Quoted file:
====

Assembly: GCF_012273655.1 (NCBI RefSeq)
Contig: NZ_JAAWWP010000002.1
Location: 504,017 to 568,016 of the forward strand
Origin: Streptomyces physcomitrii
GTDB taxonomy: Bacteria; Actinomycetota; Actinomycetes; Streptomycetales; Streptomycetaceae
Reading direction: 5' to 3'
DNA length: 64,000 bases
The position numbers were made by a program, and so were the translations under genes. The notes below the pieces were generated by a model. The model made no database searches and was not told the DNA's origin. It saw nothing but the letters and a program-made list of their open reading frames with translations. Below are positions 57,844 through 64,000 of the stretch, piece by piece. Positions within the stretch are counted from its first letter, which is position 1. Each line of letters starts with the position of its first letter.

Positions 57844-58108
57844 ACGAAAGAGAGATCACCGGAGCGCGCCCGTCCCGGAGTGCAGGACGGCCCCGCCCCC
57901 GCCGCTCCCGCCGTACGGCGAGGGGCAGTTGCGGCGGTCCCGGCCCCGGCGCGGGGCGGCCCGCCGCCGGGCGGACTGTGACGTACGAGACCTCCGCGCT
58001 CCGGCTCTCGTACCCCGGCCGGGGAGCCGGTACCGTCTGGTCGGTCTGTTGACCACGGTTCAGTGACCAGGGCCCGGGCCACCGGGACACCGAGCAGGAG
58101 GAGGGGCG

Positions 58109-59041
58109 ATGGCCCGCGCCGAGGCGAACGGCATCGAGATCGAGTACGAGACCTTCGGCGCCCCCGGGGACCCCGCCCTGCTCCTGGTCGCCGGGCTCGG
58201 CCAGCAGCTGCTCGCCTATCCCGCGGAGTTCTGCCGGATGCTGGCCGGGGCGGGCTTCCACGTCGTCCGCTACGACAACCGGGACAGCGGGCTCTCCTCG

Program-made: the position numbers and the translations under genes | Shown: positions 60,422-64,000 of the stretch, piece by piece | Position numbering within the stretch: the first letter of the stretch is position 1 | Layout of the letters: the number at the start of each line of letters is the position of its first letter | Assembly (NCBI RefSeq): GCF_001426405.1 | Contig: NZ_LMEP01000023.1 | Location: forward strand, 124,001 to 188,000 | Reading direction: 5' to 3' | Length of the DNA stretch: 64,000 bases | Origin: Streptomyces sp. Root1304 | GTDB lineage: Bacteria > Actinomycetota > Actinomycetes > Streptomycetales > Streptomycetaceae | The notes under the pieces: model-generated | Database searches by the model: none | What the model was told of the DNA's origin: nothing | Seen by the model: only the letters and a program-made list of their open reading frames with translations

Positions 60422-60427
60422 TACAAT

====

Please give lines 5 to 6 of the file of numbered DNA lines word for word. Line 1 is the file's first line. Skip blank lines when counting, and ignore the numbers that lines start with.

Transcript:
GTDB taxonomy: Bacteria; Actinomycetota; Actinomycetes; Streptomycetales; Streptomycetaceae
Reading direction: 5' to 3'